Richard Rohr: Antidote To ‘The Dirty Rotten System’?

Police flank Dorothy Day, seated at a farm workers picket line in Lamont, California, in 1973.

“We are all complicit in and benefitting from what Dorothy Day called ‘the dirty rotten system.’ That’s not condemning anybody; it’s condemning everybody because we are all complicit and enjoying the fruits of domination and injustice. (Where were your shirts and underwear made?) Usually the only way to be really non-complicit in the system is to choose to live a very simple life. That’s the only way out of the system!

Thus most of the great wisdom teachers like Gandhi, Saints Francis and Clare, Simone Weil, Dorothy Day, Jesus and Buddha—lived voluntarily simple lives. That’s almost the only way to stop bending the knee before the system. This is a truly transfigured life in cultures which are always based on climbing, consumption, and competition (1 John 2:15-17).

Once we idealize social climbing, domination of others, status symbols, power, prestige and possessions, we are part of a never ending game that is almost impossible to escape. It has its own inner logic that is self-maintaining, self-perpetuating, and self-congratulating as well as elitist and exclusionary. It will never create a just or happy world, yet most Christians never call it into question. Jesus came to free us from this lie which will never make us happy anyway, because it’s never enough, and we never completely win.”–Richard Rohr, ofm

Adapted from Spiral of Violence by Richard Rohr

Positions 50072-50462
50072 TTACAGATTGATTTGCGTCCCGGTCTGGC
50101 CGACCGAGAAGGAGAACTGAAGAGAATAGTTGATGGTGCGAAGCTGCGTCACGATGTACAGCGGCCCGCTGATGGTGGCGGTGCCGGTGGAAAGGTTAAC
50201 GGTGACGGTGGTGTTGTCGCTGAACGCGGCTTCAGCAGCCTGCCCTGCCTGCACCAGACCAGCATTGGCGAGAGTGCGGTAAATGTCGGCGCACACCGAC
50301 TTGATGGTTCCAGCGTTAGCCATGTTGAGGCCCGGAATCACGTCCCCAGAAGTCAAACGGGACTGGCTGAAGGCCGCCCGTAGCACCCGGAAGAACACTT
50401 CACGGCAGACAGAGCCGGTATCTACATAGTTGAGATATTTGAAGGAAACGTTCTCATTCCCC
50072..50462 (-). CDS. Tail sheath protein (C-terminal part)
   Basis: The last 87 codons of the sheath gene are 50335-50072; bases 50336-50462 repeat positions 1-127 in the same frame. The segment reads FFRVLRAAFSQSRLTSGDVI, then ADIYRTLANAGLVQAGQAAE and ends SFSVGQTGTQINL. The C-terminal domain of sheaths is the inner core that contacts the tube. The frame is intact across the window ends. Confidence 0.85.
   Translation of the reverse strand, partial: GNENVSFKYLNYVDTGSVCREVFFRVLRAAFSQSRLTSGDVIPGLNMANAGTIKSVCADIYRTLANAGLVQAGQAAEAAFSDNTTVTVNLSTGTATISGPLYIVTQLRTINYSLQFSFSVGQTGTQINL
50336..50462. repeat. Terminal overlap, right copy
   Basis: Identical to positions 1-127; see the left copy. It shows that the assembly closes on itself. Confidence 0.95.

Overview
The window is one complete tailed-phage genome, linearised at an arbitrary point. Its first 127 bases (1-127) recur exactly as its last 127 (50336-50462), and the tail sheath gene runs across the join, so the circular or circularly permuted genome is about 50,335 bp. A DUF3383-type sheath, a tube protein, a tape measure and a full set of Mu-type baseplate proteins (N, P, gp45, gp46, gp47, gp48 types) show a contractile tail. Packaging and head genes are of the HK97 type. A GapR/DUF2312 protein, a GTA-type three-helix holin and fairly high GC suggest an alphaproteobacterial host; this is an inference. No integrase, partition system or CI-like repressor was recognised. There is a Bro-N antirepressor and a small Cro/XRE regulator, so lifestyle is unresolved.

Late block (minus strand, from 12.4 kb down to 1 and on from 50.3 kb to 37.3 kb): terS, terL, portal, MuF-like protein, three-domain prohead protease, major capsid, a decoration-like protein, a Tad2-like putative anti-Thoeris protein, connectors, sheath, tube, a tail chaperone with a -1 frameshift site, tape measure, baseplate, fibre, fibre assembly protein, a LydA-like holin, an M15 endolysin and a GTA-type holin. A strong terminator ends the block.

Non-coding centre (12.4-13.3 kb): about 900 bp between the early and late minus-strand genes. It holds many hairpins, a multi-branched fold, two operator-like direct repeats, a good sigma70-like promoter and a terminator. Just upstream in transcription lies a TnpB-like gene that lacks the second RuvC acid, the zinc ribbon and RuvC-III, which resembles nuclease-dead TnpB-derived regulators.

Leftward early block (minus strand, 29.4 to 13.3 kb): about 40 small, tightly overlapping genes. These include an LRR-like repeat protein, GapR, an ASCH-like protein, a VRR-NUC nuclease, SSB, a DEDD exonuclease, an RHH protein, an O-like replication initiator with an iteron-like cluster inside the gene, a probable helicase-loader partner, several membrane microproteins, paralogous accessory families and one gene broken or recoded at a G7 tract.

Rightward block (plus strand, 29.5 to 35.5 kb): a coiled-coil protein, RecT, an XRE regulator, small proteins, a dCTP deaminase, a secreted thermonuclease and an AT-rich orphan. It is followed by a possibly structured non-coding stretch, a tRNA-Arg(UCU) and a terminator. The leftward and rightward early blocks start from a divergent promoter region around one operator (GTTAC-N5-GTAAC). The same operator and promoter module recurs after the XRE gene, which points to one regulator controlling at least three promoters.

George Herbert: ‘Love bade me welcome’

In the middle of the night, I was reading the notes in Adrienne Rich’s new poetry collection Tonight No Poetry Will Serve. Rich quotes from Simone Weil’s The Iliad or The Poems of Force. The reference pushed me off to look up collections of Weil’s writings. While reading an article on Weil’s experience reciting the “Pater Noster” in Greek, I came across a reference to her favorite poem: “Love” by George Herbert (1593-1632). I leave it here for you, as an offering of gratitude.

Love
by George Herbert

Love bade me welcome; yet my soul drew back,
Guiltie of dust and sin.
But quick-ey’d Love, observing me grow slack
From my first entrance in,
Drew nearer to me, sweetly questioning
If I lack’d anything.

‘A guest,’ I answer’d, ‘worthy to be here.’
Love said, ‘You shall be he.’
‘I, the unkinde, ungrateful? Ah, my deare,
I cannot look on thee.’

Love took my hand and smiling did reply:
‘Who made the eyes but I?’
‘Truth, Lord; but I have marr’d them; let my shame
Go where it doth deserve.’
‘And know you not,’ says Love; ‘who bore the blame?’
‘My deare, then I will serve.’
‘You must sit down,’ says Love, ‘and taste my meat.’
So I did sit and eat.